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SQL Server, Hadoop both part of Analytics Platform System

A need for data warehouses designed for large-volume data loading and complex analytical workloads led to Microsoft's Analytics Platform System.

During the past few decades, data warehouses have become the core of an enterprise's information and decision support systems. These central repositories contain all relevant data (internal or external) for enterprise information and decision making. However, in today's world of interconnected devices, such as smartphones, televisions, watches, laptops, tablets, desktops and gaming devices, as well as wide access to data obtained from various sources such as Twitter, Facebook, LinkedIn, flat files, blogs, websites, system logs and sensors, data growth is among one of three main challenges companies face today. As a result of exponential data growth within organizations, traditional data warehouses have reached a critical point -- one that will require major investments in hardware, tuning, support and maintenance.

Moreover, in recent years, organizations are using Apache Hadoop to process big data from sources such as blogs, sensors, social media, system logs and other devices. However, traditional data warehouses do not allow end users to query structured data along with unstructured data. That means end users cannot collect and analyze data, regardless of size and type. In addition, traditional data warehouses are not optimized for low-latency large volume data load and high-throughput complex analytical workloads -- a requirement for meeting the demands of big data.

Analytics Platform System introduced as a modern data warehouse

To meet enterprise demands and help organizations transition to a modern data warehouse optimized for low-latency large volume data load and high-throughput complex analytical workloads, in April 2014 Microsoft introduced the Analytics Platform System (APS), also known as the Parallel Data Warehouse (PDW). APS is a high-performance and scalable parallel processing appliance built for modern data warehousing needs. The certified hardware platform integrates SQL Server PDW software (a massively parallel processing version of SQL Server designed to run within APS) and an optional HDInsight Hadoop platform (a Microsoft offering of Hadoop for Windows based on the Hortonwoks Data Platform) together in the same appliance. Big data capabilities in APS, with the included PolyBase, let you perform standard SQL queries to access and join Hadoop data with relational data, without having to preload data into the data warehouse. This seamless integration between traditional data warehouses and big data deployments makes APS a leading enterprise-ready big data platform.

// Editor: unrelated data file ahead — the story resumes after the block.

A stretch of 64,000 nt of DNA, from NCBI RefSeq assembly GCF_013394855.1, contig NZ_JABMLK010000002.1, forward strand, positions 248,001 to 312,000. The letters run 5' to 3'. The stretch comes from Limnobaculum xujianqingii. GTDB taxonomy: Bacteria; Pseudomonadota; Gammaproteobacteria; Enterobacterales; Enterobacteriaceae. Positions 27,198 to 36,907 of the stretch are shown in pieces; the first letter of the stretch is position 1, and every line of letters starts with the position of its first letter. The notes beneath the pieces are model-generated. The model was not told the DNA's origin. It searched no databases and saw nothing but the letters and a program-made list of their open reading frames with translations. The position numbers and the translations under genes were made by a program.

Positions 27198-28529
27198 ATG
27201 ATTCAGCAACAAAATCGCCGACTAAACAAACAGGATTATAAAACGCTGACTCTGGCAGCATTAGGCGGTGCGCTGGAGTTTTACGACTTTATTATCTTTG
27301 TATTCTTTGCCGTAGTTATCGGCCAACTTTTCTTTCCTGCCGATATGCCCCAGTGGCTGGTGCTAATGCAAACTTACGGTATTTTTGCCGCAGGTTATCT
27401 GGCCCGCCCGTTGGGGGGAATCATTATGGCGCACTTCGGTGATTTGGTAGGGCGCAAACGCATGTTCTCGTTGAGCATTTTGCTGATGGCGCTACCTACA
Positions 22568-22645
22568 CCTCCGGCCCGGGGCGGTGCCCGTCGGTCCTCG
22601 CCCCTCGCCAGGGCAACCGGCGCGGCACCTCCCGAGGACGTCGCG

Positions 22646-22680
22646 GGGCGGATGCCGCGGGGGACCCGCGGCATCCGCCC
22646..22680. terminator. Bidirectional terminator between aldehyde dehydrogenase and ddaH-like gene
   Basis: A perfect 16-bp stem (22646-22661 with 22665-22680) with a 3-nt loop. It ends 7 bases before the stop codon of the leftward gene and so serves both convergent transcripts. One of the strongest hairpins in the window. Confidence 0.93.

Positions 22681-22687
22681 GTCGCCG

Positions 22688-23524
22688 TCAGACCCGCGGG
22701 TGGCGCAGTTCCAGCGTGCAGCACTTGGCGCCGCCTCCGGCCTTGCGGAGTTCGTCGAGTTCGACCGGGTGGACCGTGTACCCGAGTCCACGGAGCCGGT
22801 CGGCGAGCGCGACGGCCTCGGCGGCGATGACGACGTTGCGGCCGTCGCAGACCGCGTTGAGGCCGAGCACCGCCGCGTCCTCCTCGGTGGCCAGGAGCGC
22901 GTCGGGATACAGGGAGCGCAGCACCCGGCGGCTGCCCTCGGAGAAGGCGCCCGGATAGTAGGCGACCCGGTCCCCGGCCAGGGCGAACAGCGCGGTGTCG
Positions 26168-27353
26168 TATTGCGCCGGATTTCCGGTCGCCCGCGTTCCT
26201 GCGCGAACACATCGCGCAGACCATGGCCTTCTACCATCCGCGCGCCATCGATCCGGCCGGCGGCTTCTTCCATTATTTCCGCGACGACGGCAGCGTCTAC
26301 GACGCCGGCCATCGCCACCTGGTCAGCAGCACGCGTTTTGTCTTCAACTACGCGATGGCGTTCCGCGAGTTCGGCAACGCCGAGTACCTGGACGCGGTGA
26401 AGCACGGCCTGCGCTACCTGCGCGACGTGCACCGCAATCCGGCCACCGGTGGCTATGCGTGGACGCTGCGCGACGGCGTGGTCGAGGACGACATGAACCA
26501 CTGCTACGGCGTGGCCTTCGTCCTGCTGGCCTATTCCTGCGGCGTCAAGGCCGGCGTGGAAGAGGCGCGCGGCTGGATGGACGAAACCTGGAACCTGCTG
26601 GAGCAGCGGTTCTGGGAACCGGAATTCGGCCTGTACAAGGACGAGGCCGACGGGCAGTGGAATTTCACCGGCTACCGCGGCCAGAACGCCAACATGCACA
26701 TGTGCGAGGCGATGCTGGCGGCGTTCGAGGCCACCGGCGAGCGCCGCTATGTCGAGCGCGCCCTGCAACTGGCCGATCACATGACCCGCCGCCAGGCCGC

APS also supports new scenarios for using Power BI modeling, visualization and collaboration tools with on-premises data sets. For example, the native Microsoft BI integration allows end users to analyze relational and non-relational data with familiar tools such as Microsoft Excel.

New features in Analytics Platform System

APS can handle the extremes of the largest mission-critical requirements because it is a massively parallel processing appliance that parallelizes and distributes computing for high-query concurrency and complexity. SQL Server PDW, which runs inside the APS appliance, improves data load and query response times up to and beyond 50 times over legacy data warehousing systems through in-memory and updateable columnstore indexes, allowing queries from end users to complete in minutes rather than hours, or in seconds rather than minutes.

APS has resilient, scalable and high-performance storage features built into software, which lowers hardware costs -- and it has built-in hardware redundancies for fault tolerance. The appliance also helps organizations reduce data center and management costs because it combines a relational data warehouse with Hadoop. APS provides data compression up to 15 times with in-memory updateable columnstore indexes, saving up to 70% of storage requirements.

APS is a rack-based system, so rather than over-acquiring capacity, you can begin with a quarter rack, which lets you correctly size the appliance and then scale out at a later date with the same tools that you normally use when scaling out traditional SQL Server systems. Microsoft co-engineered APS with Dell, HP and Quanta, and Microsoft is your single point of contact for hardware and software support. You will find that, as a data warehouse appliance, APS offers the lowest price per terabyte for user-available storage (compressed).

Next Steps

Find out more about the Application Platform System and the vendors selling the appliance

Learn more about the different versions of the Parallel Data Warehouse Appliance

Dig Deeper on SQL Server Data Warehousing